Caesarean Sections in Cats – Post Operative Instructions

A caesarean section or C-section is major surgery performed to remove kittens from the uterus. This is most commonly performed as an emergency procedure when there is difficulty with natural birth. Most cats recover quickly from this procedure; however, if your cat was in labor for several hours before surgery was performed, her recovery will be slower, and she will need extra attention and help with her kittens.

 

What should I do for the mother after she gives birth?

The mother has been given an anesthetic that will be eliminated from her body quickly. Most cats have fully recovered from anesthesia by the time they are discharged to go home. Complete recovery from anesthetic may take two to six hours, depending on the anesthetic used, the mother's physical condition and age at the time of surgery, and how long she was in labor before the surgery.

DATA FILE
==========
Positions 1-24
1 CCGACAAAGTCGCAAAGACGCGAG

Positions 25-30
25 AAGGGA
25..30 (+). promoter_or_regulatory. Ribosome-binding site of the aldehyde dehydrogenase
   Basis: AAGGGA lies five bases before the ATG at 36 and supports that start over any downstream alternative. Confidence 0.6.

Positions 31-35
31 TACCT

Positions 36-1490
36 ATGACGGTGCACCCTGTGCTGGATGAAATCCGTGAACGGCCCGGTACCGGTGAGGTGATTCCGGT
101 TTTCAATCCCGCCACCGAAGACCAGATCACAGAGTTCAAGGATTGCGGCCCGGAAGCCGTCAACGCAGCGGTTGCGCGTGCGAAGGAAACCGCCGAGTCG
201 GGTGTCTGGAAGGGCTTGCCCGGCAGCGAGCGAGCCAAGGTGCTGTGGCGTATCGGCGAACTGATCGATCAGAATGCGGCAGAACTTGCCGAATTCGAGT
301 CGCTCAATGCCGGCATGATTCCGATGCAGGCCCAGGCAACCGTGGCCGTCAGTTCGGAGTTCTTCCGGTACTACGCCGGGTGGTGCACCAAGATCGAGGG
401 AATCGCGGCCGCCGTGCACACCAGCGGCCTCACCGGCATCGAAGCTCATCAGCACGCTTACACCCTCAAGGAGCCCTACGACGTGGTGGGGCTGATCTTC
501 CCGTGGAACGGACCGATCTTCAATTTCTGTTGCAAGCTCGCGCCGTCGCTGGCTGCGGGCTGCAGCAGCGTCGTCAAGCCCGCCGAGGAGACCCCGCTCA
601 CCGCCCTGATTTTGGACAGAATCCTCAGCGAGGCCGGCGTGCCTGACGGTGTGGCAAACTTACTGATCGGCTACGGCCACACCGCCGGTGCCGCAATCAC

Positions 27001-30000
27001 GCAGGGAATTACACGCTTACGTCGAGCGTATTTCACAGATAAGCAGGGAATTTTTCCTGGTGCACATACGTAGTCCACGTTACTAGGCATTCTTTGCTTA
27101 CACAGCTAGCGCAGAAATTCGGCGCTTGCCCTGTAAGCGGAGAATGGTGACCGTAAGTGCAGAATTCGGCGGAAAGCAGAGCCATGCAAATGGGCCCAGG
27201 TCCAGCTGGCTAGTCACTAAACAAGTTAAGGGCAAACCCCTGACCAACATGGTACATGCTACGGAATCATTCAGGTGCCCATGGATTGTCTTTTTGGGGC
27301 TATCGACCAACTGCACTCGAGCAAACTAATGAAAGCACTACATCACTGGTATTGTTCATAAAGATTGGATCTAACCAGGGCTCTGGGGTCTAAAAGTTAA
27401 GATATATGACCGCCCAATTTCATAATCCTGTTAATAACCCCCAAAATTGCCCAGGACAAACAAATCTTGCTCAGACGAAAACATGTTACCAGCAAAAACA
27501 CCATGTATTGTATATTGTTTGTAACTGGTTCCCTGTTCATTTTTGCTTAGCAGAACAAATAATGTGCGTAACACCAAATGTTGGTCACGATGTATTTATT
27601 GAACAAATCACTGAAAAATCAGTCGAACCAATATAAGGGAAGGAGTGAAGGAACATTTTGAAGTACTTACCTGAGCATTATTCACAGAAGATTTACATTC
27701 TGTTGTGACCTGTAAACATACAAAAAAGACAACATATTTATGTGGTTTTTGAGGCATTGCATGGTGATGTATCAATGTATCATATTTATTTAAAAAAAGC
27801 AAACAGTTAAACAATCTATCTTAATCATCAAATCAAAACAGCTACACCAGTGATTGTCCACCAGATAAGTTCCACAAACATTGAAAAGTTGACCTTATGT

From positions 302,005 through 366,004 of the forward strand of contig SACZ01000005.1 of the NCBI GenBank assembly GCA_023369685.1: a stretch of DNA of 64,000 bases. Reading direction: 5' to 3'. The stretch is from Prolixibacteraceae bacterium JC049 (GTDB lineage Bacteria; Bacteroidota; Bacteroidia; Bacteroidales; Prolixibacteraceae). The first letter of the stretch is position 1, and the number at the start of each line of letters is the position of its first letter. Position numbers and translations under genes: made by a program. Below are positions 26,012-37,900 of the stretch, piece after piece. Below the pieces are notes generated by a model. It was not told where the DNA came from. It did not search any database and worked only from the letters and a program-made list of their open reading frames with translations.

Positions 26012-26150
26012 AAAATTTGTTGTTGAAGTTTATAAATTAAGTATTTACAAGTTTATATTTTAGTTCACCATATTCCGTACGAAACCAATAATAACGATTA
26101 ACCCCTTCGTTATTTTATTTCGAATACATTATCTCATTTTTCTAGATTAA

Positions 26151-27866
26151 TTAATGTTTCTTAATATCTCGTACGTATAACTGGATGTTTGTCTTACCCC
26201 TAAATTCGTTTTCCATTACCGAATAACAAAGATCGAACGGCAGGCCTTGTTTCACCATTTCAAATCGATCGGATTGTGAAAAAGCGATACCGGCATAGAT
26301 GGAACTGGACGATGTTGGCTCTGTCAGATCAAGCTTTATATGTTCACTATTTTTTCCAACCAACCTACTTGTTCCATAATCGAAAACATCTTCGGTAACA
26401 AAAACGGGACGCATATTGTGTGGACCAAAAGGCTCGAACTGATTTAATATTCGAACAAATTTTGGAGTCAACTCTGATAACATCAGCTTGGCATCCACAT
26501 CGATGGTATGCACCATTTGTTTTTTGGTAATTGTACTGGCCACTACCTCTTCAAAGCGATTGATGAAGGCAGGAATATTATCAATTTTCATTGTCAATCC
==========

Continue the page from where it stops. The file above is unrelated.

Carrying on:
"During the immediate recovery period, she must be closely monitored so that she does not fall and hurt herself, or roll over and crush the newborn kittens."

During the immediate recovery period, she must be closely monitored so that she does not fall and hurt herself, or roll over and crush the newborn kittens. The kittens should not be left alone with her until she is completely awake, able to stand on her own, and is interested in caring for her kittens.